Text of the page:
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The group says it has succeeded in plucking from oblivion some 41 percent of the historic sites it has listed.
Saturday, May 25, 2013
After 25 years of trying to protect the region's history, the Roanoke Valley Preservation Foundation took stock of its own history.
This year marks the 25th anniversary of the foundation, which is known for its annual list of the most endangered historic sites in the valley. The foundation has had some success in bringing attention to more than 100 of the valley's most vulnerable historic properties since it began producing the lists in 1996. Those sites include commercial buildings, houses, farms and other places.
According to a news release, 41 percent of the sites that have appeared on the lists have been preserved. However, 24 percent have been demolished and 35 percent are still threatened.
The foundation wants people to know that many of these sites can still be useful in the 21st century, said foundation member George Kegley.
"The whole point is that if you can find a use for these places, they ought to be preserved," he said. "Sometimes, it's just a matter of finding the right people to do something with these places."
The foundation added one structure to its growing list of threatened sites.
The Riverdale/Huff-Rutrough House at 1905 Riverdale Road in southeast Roanoke is a two-story brick home built by Isaac Huff and his wife, Maria, shortly after the Civil War. The house and farm were later owned by banker Peyton Terry, who was a prominent developer in Roanoke's boom years around the turn of the 20th century.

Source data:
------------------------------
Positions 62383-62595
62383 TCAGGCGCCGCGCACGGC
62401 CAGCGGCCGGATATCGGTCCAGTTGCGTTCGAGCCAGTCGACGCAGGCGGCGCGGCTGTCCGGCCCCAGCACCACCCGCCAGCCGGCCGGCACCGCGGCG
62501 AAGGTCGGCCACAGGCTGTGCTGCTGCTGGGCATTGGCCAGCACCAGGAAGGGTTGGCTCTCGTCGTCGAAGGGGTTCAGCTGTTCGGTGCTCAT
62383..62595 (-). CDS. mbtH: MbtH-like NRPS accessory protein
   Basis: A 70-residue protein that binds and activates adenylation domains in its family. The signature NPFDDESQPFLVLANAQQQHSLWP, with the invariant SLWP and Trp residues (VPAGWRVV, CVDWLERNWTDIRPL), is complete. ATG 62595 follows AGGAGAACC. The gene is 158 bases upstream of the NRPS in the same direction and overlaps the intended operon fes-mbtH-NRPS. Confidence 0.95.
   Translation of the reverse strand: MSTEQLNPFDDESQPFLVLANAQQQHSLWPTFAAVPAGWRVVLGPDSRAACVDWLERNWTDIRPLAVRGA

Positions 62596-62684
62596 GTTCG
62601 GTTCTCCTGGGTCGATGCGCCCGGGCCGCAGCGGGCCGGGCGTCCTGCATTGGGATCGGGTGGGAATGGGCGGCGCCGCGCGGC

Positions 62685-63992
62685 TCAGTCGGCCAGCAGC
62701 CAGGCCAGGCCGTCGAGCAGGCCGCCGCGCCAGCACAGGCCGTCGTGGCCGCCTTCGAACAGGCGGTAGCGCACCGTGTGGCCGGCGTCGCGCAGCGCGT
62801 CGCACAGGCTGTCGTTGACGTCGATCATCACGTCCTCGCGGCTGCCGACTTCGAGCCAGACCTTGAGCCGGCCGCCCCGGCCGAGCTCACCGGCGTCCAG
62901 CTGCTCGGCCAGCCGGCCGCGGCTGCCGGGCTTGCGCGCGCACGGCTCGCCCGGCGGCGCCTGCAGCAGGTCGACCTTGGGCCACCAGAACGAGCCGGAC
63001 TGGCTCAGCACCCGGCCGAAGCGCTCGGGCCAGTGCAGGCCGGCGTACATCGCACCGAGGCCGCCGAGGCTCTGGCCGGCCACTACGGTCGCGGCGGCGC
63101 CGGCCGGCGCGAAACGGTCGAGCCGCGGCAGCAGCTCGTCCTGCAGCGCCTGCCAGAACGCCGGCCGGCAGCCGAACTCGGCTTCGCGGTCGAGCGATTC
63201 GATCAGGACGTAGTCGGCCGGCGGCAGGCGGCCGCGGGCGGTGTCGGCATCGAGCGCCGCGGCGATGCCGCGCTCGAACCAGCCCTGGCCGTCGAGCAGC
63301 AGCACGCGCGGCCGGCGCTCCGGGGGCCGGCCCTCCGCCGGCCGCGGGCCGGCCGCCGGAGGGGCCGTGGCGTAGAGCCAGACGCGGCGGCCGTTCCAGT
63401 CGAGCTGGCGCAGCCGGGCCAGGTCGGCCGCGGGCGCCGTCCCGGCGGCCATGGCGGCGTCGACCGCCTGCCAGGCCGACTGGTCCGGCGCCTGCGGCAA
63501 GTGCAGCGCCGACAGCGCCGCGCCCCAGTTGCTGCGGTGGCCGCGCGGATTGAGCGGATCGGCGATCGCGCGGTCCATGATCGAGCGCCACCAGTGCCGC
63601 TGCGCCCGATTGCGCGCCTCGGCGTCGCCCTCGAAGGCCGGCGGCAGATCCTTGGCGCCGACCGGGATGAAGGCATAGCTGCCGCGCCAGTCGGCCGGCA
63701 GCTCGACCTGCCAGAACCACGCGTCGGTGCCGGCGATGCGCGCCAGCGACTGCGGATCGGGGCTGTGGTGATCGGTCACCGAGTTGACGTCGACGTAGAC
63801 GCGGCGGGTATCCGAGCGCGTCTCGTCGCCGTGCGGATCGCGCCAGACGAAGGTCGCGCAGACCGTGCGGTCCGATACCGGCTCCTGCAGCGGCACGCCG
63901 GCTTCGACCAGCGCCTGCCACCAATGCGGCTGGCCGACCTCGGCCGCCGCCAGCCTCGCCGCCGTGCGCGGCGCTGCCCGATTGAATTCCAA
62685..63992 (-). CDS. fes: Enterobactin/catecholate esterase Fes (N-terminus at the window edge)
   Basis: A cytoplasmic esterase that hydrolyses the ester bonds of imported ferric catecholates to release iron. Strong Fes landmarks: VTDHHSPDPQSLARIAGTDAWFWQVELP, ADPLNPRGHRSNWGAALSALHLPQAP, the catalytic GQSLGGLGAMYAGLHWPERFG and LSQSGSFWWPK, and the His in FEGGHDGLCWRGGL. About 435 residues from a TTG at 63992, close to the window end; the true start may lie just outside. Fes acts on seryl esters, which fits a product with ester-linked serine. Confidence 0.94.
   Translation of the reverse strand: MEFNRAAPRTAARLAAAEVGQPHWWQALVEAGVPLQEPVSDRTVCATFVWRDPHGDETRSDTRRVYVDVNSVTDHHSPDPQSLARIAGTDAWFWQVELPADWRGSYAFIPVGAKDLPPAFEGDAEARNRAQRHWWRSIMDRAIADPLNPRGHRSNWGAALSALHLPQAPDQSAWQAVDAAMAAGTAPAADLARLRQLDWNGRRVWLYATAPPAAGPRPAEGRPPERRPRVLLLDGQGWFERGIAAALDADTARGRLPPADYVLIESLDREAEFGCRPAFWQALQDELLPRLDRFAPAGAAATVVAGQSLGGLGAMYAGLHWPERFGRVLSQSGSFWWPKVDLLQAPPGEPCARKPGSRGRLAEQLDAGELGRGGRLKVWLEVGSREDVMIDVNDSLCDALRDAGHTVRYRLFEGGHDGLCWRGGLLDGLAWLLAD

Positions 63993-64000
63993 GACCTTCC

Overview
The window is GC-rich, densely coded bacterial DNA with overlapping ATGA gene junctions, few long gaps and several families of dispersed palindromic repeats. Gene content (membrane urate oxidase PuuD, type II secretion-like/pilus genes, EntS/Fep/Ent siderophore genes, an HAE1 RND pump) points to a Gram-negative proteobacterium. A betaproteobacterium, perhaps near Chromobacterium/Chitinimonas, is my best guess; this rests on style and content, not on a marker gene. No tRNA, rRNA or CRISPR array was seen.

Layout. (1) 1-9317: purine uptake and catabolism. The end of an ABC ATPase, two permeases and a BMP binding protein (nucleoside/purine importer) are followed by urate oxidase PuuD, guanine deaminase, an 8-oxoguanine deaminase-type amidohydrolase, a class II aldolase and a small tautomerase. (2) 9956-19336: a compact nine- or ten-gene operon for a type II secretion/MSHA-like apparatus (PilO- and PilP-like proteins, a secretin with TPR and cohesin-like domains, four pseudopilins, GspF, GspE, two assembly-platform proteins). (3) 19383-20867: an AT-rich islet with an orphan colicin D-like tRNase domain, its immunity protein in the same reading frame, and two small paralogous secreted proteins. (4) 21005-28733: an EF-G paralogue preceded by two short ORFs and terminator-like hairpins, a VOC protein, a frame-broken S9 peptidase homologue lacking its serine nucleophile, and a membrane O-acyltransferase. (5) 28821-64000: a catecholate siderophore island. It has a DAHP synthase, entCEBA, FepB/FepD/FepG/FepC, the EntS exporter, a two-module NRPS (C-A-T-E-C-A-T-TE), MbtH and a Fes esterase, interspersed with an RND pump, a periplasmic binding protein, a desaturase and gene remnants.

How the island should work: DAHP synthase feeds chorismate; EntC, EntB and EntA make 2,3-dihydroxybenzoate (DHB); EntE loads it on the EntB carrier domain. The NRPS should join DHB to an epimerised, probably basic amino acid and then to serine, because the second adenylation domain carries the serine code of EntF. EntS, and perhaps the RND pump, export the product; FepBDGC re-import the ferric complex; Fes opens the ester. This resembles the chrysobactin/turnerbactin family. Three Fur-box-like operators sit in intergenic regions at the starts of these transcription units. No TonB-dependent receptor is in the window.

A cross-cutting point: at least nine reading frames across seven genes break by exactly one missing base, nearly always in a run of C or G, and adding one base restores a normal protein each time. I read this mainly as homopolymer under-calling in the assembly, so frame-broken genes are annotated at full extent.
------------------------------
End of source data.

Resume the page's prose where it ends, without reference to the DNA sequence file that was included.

"Terry was a big man, and he built the first skyscraper in Roanoke," Kegley said with a trace of dry humor. "Eight stories."
The farm was subdivided in 1916 to make room for houses for workers at the American Viscose plant.
Today, the privately owned house has a recent history of citations for code violations, which the foundation cites as evidence of neglect. Roanoke's online records show 13 citations since 2008, ranging from weed violations to inoperable vehicles to rental property maintenance issues.
Most of those cases have been closed, but some are still active. The foundation says that the owner could get the house listed on the Virginia Landmarks Register and in the National Register of Historic Places. Those steps would qualify the property for state tax credits for rehabilitation.
"It's a substantial house," Kegley said. "It's one of the few brick houses from the Civil War era that we still have."
The foundation is also reiterating its support for fixing the Compton-Bateman House, also known as Villa Heights, in northwest Roanoke. The house, built about 1835, was damaged by a roof fire in 2011. Insurance money available for repairs or demolition expires next year.
"The city is about to let $500,000 to $600,000 of insurance money go to pot," Kegley said.
For more information about the Roanoke Valley Preservation Foundation's list, visit www.roanokepreservation.org.
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